The probability of the closing of the ith relay in the circuit below is given by $p_i$, $i$ = 1,2,3,4,5. If all the relays function independently, what is the probability that a current flows between $A$ and $B$ for the circuit below?

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So far, I have broken it down as: the 4 events needed for the current to flow from $A$ to $B$ is: $P(p_1 p_4)$, $P(p_2 p_5)$, $P(p_1p_3p_5)$, and $P(p_2p_3p_4)$. Therefore the probability we're looking for is:

[ $P(p_1 p_4) \bigcup P(p_2 p_5)$] $\bigcup$ [$P(p_1p_3p_5) \bigcup P(p_2p_3p_4)$]

=[$P(p_1 p_4) + P(p_2 p_5)- P(p_1p_4p_2p_5)$] $\bigcup$ $P(p_3)[P(p_1p_5)+P(p_2p_4)-P(p_1p_5p_2p_4)]$

=[$P(p_1 p_4) + P(p_2 p_5)- P(p_1p_4p_2p_5)$] $+$ $P(p_3)[P(p_1p_5)+P(p_2p_4)-P(p_1p_5p_2p_4)]$ - ( [$P(p_1 p_4) + P(p_2 p_5)- P(p_1p_4p_2p_5)$]*$P(p_3)[P(p_1p_5)+P(p_2p_4)-P(p_1p_5p_2p_4)]$ )

Is this correct?

  • $\begingroup$ I think it's right, but I wouldn't swear to it. You've got the right idea. $\endgroup$ – saulspatz Mar 3 '19 at 23:53

There is an easier way.

  1. Suppose that "3" is closed. $$p^{(1)}=(p_1\cup p_2) \cap (p_4 \cup p_5) = (p_1+p_2-p_1p_2)(p_4+p_5-p_4p_5)$$

  2. Suppose that "3" is open. $$p^{(2)}=(p_1 \cap p_4) \cup (p_2 \cap p_5) = p_1p_4+p_2p_5-p_1p_4p_2p_5$$

Finally, you get $$p=p_3\cdot p^{(1)} + (1-p_3)p^{(2)}$$

  • $\begingroup$ I like your logic; but if gate 3 is closed, then shouldn't the logic for $p^(1)$ be: 1 and 5 OR 2 and 4? $\endgroup$ – Jaigus Mar 4 '19 at 0:19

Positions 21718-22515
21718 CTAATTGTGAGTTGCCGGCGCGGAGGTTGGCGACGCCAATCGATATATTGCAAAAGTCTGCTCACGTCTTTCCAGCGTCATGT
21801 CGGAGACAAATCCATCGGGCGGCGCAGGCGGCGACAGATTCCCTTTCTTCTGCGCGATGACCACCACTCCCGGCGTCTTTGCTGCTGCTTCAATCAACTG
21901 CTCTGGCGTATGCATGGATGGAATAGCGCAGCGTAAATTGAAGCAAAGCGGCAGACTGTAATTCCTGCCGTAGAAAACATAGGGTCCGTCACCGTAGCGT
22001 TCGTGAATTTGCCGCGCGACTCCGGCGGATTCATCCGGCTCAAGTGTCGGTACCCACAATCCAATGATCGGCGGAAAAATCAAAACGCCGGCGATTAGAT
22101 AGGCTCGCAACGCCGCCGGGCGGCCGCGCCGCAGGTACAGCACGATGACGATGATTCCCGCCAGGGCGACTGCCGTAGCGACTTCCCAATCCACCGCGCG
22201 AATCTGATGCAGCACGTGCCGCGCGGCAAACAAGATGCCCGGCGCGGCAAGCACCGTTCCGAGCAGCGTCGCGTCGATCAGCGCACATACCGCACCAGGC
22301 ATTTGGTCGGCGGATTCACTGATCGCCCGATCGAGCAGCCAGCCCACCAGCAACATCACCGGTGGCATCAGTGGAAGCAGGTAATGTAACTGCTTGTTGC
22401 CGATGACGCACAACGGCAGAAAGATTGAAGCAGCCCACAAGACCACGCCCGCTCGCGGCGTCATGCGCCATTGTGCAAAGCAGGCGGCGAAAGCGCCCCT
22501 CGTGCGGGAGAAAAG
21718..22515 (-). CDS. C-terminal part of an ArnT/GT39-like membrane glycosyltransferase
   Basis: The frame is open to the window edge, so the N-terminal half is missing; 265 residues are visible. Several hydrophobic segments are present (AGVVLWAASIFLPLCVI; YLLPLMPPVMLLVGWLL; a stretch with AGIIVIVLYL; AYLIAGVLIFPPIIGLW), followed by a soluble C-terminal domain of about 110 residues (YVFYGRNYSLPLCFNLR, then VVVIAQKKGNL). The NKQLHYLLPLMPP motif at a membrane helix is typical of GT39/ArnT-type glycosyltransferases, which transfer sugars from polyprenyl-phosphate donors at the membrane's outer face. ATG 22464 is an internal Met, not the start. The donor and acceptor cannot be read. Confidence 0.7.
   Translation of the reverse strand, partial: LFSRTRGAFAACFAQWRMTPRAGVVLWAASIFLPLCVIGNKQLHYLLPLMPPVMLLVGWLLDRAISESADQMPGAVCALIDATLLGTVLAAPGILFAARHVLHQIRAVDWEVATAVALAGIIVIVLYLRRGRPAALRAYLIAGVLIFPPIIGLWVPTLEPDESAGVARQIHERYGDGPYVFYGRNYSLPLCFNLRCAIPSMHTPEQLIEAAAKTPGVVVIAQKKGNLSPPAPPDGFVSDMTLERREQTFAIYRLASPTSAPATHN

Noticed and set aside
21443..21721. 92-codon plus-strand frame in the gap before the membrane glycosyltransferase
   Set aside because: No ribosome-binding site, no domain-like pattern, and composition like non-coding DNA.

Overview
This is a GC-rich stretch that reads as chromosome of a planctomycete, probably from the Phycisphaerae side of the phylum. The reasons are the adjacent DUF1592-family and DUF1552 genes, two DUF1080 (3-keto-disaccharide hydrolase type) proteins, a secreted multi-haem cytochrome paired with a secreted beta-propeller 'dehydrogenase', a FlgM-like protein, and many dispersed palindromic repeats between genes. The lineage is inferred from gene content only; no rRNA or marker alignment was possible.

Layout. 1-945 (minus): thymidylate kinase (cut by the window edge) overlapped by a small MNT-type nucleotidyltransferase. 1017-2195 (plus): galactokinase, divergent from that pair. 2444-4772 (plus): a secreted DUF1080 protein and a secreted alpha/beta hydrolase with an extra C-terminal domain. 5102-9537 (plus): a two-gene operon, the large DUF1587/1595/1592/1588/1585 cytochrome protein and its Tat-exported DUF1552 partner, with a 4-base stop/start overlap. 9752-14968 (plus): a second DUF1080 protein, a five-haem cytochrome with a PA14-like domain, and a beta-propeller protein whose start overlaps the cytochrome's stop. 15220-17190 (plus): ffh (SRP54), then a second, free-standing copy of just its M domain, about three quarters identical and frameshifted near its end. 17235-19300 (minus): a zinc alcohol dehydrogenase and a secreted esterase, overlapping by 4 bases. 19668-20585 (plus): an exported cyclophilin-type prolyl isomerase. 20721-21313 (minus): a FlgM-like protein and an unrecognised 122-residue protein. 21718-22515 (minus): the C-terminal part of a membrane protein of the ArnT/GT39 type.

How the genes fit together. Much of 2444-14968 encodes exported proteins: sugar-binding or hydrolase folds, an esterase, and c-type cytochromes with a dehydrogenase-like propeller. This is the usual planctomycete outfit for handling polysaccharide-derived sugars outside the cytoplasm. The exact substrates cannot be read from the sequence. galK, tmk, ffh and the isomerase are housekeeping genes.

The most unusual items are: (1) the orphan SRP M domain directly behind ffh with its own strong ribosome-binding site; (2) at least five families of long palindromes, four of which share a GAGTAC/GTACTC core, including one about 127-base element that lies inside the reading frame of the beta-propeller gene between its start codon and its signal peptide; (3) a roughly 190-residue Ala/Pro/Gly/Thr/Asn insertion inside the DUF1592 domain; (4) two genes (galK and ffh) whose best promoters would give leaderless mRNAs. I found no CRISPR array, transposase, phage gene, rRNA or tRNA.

• $\begingroup$ @Jaigus If "3" is closed, then we have (1 in parallel with 2) in series with (4 in parallel with 5). For a parallel combination to conduct we need that at least one conducts, hence OR, and for a series combination to conduct we need that both conduct, hence AND. $\endgroup$ – Haris Gušić Mar 4 '19 at 0:24
  • $\begingroup$ I don't think this problem is considering parallel and series in mind; I believe its simply considering the walking the path. And, for the final equation at the bottom, should we subtract (p3 * p1)*(1-p3(p2))? $\endgroup$ – Jaigus Mar 4 '19 at 0:30
  • $\begingroup$ @Jaigus Well, it is a circuit problem, so all the rules for circuits apply. The last equation is simply the formula for total probability, i.e. $p=p_3 \cdot p(\text{flows }|p_3) + \bar p_3 \cdot p(\text{flows }|\bar p_3)$. $\endgroup$ – Haris Gušić Mar 4 '19 at 0:35

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